With the end of the Cold War, peace was no longer impossible and war became less likely. In the 1990s, the failure of the West to prevent the genocide in Rwanda or the massacres in the Balkans gave fresh impetus to interventionist instincts. Thereafter, the "duty to interfere" became a melting pot for compassion and empathy, post-colonial romanticism or national ambitions.
The status of women
Following September 11 2001, protecting people from despotism and barbarism was increasingly considered a way to protect oneself. With democracy, we brought peace. Nonetheless, this new enthusiasm for interventionist policies overlooked an essential lesson: you cannot save people without their help. For many, the important collateral damage inflicted on civilians is a sign that their lives count less than those of the alleged liberators.
In 2021, the defeat of the West in Afghanistan and - let's face it - the failure of the French in the Sahel open a third chapter in the history of interventions. This chapter resembles the post-Vietnam War order but includes a radically novel element: the arrival of China as a key player.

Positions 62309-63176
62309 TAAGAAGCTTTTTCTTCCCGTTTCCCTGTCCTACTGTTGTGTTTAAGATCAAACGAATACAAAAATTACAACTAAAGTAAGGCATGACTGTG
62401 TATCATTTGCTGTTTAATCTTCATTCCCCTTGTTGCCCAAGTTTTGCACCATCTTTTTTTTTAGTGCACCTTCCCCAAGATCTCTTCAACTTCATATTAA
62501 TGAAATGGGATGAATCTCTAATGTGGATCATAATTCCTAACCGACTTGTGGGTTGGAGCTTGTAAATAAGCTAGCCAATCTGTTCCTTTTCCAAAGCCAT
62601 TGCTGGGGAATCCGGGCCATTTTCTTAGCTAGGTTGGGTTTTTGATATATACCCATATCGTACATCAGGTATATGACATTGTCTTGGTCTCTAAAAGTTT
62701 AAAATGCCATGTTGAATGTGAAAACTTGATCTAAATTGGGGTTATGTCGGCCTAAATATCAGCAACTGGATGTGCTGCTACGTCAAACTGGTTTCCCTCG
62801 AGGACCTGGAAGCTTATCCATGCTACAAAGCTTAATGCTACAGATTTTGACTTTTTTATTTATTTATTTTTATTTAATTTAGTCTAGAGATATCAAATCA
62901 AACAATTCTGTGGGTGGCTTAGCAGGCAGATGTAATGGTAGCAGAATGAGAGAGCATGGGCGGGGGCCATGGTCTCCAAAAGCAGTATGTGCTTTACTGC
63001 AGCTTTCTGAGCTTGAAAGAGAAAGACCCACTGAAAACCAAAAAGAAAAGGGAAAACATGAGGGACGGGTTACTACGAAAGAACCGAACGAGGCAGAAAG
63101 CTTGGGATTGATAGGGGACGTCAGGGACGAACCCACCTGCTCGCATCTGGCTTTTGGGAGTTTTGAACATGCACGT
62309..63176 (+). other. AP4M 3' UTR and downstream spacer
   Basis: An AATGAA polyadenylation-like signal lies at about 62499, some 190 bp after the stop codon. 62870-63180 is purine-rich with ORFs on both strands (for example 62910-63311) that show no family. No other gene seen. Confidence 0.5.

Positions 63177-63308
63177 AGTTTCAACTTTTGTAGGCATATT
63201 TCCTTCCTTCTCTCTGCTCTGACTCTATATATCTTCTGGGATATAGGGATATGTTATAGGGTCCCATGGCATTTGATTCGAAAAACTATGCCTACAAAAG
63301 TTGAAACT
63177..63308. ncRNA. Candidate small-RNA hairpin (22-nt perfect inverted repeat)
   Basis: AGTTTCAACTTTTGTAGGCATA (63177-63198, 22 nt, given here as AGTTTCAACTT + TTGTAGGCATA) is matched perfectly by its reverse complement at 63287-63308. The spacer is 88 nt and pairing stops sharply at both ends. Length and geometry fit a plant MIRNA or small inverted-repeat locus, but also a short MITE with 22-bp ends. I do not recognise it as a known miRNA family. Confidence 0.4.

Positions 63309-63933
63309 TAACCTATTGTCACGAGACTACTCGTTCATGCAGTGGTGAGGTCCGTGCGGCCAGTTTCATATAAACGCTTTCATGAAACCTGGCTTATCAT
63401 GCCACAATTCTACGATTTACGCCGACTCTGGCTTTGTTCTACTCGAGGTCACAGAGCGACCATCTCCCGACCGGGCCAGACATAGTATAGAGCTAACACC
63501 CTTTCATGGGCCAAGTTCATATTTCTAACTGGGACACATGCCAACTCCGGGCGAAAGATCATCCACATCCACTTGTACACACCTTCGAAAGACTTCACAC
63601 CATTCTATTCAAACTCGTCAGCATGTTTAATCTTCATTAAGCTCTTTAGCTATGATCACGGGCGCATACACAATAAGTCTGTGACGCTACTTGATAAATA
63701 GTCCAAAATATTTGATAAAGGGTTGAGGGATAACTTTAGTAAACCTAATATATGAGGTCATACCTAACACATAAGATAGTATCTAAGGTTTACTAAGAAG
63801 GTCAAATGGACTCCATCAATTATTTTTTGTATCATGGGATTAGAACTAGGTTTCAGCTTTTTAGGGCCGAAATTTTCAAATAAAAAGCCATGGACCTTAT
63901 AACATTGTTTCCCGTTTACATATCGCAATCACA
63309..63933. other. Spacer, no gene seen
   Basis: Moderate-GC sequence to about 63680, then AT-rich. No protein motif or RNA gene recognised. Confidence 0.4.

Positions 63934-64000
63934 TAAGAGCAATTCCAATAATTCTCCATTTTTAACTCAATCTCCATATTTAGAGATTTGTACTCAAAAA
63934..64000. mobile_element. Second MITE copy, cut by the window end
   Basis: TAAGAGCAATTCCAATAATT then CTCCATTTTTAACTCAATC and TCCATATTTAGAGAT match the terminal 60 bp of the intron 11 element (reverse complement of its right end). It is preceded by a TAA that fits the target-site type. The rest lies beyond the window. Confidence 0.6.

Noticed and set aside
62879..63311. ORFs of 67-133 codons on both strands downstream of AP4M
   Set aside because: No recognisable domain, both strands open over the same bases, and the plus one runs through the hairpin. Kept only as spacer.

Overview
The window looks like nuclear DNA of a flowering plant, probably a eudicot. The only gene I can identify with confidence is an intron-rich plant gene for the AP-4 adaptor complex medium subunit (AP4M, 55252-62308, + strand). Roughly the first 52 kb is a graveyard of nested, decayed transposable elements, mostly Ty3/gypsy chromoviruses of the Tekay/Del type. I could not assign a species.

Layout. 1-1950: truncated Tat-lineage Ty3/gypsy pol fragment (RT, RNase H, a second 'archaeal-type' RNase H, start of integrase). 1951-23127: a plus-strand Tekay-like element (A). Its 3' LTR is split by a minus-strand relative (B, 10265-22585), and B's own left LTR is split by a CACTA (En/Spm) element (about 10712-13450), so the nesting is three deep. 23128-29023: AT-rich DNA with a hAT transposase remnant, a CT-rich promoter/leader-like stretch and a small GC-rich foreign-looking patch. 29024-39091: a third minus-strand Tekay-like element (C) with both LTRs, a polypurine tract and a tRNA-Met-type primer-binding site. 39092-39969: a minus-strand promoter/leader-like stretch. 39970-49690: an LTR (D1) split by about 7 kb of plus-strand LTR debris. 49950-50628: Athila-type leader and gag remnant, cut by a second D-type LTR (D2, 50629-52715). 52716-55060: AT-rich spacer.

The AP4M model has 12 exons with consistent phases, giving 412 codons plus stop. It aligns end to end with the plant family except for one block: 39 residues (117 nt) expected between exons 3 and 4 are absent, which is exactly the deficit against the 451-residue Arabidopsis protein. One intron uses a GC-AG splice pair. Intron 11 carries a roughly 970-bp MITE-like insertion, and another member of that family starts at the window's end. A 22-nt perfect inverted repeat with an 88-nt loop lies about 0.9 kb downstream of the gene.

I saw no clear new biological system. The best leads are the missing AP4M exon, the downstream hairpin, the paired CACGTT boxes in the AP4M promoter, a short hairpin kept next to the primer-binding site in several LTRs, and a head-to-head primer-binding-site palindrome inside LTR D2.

America's failure is all the more tragic because Afghanistan has made undeniable progress over the past twenty years, in particular concerning education and the rights of women. They will be the main victims of the US’ changing priorities and fierce desire to end its unfortunate adventure in the country.
Beyond Afghan women, there are also 120,000 interpreters and their families who supported the allies over the past years. To abandon them is to condemn them to a certain death. It is our moral responsibility to provide them with asylum and help. An inglorious departure does not necessarily have to be a shameful one.
Copyright: JOHN MOORE / GETTY IMAGES NORTH AMERICA / Getty Images via AFP
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